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Three Books that make us ROFL: Reading on the Floor, Laughing.

in Ark Review by

ROFL: Reading On the Floor Laughing

 

Umberto Eco – Travels in Hyperreality

I recently came across an essay by Umberto Eco entitled Travels in Hyperreality from 1975. It is the fruit of Eco’s visit to America, a hyperreal land, as he claims, the hyperreality of which he sets out to grasp. Eco visits Disneyland—of course— but also historical and wax museums. He experiences the fastidiousness of the dioramas and clutteredness of Wunderkammern. He strolls through toy cities imitating real ones. Comes across Superman, Citizen Kane and a grizzly bear named Chester. Discusses the zeitgeist lurking in some of America’s most emblematic marketing slogans. He even ponders the question of an evolutionary retrogression of sheep breeding. The itinerary of his quest after the ‘Absolute Fake’ may by eclectic, yet the resulting text is highly readable, paradoxically coherent and fantastically entertaining. Its humour is subtle and although it will not necessarily cause  you to laugh out loud, it is sure to produce a resonant inner chuckle every page or so. Predominantly, though not exclusively, the text is permeated by an irony of a peculiar sort, achieved by Eco chiefly by spelling out things as they appear to be, by retelling them verbatim. He does not necessarily say things he does not mean—a traditional notion of irony—because, being where he was and seeing what he saw, there is no need. The world he visited already was ironic. All he has to do was simply point towards it, repeat what others had said or written and report on how they have arranged the world. What he achieves by means of this honest recounting is a revelation that, somehow, neither they nor that those very arrangements that constructed the world can possibly mean what they say. Oh, sweet irony!

 

Franek

 

The Sellout by Paul Beatty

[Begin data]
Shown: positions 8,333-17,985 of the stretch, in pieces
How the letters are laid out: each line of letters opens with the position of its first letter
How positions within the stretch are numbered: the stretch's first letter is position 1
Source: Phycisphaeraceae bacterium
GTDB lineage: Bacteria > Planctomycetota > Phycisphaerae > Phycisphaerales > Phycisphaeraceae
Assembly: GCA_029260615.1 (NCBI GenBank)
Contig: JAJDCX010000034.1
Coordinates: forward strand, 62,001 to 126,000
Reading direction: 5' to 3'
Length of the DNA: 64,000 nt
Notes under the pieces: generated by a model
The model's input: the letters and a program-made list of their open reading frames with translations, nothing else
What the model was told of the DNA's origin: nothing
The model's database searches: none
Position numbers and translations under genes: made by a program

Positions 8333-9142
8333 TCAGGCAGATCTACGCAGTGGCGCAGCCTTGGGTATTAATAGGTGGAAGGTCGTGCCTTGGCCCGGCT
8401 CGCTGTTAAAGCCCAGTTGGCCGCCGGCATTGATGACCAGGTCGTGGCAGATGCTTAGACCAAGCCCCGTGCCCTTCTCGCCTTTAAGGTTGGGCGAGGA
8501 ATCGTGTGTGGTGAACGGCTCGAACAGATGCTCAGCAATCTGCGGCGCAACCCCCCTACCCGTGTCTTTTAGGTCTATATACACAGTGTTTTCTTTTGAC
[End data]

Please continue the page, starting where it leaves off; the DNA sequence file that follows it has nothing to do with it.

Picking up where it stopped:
This is the third time I have written about this book for the Ark Review. Since I read the book, now over a year ago, I have not read anything that even approaches the depths of humor contained in The Sellout by Paul Beatty. And looking ahead at the pile of books I have too read, I cannot imagine reading a funnier one in the near future. This is because Beatty’s satire of American racism, and the consequences of the incoherent concept of race upon which it is built, is not content to either celebrate its rectitude or let any offender off the hook. Beatty is perfectly willing to “eviscerate”, as the click-bait parlance would have it, those, with the structural position to do so, who would demean the humanity of others on the feted grounds of white supremacy; but he understands and expresses the vacuity inherent to this evisceration.  What good is simply laughing at those whose ignorance or hatred has allowed them to behave so vilely, if we miss that those who laugh are similarly culpable for this situation if only in a disavowed form. Beatty takes aim not only at racism, but at the seemingly benign liberalism that would have it discursively eliminated but materially intact: Those who would wax lyrical about the strengths of diversity but would balk at a school integration program that would actually realize it purported benefits if the school in question was their child’s. Deeper still, Beatty deconstructs the limitations placed upon the personhoods of those who are apparently committed to fighting racism, through the blind spots particular forms of struggle can create and the hypocrisies it can engender. And finally, he doesn’t let his narrator’s apathy go unexamined either. Indeed, our near-nameless narrator’s unwillingness to connect with this world of contradiction, oppression, and community, is presented as an understandable response that ultimately means that life goes unlived.